if (SDL_MUSTLOCK(surface)) SDL_LockSurface(surface);

    // ...access frame buffer directly through surface->pixels...

    if (SDL_MUSTLOCK(surface)) SDL_UnlockSurface(surface);

LCD Backlight

The intensity of the backlight can be controlled through sysfs:

# echo 120 > /sys/class/backlight/pwm-backlight/brightness

From the same brightness file you can also read the current value. The minimum brightness is 0 (off), the maximum can be read from the max_brightness file. The maximum is 255 under OpenDingux, but it's more portable to read it from the file.

The user can control the backlight intensity at all times via the power slider daemon (power + left/right), so there is no real need to have a backlight control in applications as well.

Display Blanking

You can turn off the display by writing the string "1" to the blank file in sysfs:

# echo 1 > /sys/class/graphics/fb0/blank

To turn the display back on, write "0" to the same file.

Blanking not only turns off the backlight, it also powers down the LCD controller and suspends frame uploads to the LCD controller.


ALSA driver

The OpenDingux kernel features a totally new sound driver compared to previous kernels. While those ones did use OSS, OpenDingux has now an ALSA driver. That new driver has been merged on the mainline linux kernel. The rootfs also packs the user-space ALSA library, with a default config, that could be modified to add funny stuff like an equalizer or surround sound. As the integrated SDL library has been compiled to use ALSA, all the programs which are using SDL for sound should work just fine on OpenDingux, provided they have been dynamically linked.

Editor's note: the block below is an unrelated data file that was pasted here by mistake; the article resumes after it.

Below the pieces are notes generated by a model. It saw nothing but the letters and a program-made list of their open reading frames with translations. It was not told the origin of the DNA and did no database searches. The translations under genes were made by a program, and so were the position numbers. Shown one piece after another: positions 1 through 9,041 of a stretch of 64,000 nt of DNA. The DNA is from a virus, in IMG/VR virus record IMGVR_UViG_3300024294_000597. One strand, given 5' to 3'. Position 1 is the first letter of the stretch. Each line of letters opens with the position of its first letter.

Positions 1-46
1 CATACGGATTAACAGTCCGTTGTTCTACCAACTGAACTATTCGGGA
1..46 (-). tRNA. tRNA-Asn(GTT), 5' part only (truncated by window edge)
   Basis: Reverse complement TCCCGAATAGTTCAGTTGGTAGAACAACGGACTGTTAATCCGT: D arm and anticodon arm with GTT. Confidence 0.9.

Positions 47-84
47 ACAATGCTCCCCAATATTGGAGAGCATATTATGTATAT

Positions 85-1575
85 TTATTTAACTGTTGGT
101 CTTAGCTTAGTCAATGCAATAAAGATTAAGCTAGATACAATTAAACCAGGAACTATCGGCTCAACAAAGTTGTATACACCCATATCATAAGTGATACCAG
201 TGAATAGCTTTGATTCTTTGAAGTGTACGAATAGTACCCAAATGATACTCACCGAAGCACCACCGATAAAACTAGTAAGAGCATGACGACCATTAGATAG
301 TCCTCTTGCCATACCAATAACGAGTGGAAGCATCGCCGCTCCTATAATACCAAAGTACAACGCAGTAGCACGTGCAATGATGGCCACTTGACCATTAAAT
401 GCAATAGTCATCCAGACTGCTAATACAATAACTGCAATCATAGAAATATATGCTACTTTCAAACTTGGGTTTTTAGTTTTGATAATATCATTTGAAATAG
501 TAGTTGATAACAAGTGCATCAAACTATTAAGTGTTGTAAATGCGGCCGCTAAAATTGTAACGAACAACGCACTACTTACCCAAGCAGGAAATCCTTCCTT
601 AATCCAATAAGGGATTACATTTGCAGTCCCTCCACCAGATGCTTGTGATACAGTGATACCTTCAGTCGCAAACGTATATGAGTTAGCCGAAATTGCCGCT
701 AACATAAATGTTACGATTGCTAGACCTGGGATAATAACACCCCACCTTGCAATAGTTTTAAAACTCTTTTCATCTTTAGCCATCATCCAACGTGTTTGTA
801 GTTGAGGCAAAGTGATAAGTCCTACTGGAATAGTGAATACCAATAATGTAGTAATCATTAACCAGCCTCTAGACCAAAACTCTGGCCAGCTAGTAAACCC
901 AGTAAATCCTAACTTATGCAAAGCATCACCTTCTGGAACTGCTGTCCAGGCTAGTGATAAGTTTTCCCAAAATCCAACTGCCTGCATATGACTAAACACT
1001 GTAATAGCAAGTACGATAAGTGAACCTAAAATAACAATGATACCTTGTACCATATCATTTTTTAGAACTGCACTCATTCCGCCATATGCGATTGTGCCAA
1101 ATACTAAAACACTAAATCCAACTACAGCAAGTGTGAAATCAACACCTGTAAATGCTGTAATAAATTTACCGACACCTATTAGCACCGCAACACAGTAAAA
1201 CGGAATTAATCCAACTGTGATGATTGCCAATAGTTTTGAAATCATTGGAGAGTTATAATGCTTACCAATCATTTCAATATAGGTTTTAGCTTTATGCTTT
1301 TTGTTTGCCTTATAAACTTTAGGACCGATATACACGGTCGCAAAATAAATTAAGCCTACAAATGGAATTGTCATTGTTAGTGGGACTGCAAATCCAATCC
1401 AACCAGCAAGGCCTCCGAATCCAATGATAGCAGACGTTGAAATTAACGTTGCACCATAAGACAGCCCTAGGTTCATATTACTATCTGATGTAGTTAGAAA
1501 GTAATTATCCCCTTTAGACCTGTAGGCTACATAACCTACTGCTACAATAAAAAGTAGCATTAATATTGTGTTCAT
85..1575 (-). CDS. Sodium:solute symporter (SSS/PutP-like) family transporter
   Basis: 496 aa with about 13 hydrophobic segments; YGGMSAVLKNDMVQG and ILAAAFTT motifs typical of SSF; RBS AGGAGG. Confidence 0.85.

Some programs however do use OSS directly. Those will need to be modified. As the ALSA interface is quite different to the OSS one, a new sound library has been included, libAO. It is really trivial to use and to make a OSS-only program work with ALSA this way. Click here for an example that explains how to use it.

Sound volume

On OpenDingux there is no way for the applications to change the sound volume themselves. It has been disabled on purpose. Instead, the global shortcuts for the volume should be used.


Some applications were reading /dev/mem directly to retrieve the state of the dingoo buttons. To avoid conflicts between the kernel and user space applications accessing the same hardware, /dev/mem has been disabled. The applications should use instead either SDL key events, or use the standard linux way of reading the keys: /dev/event0.